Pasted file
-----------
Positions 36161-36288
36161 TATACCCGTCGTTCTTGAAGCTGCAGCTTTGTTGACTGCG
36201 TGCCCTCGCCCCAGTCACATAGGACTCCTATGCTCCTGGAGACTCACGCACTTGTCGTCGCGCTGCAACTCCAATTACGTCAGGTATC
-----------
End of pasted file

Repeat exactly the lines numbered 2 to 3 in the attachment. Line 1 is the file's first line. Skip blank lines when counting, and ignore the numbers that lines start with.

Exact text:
36161 TATACCCGTCGTTCTTGAAGCTGCAGCTTTGTTGACTGCG
36201 TGCCCTCGCCCCAGTCACATAGGACTCCTATGCTCCTGGAGACTCACGCACTTGTCGTCGCGCTGCAACTCCAATTACGTCAGGTATC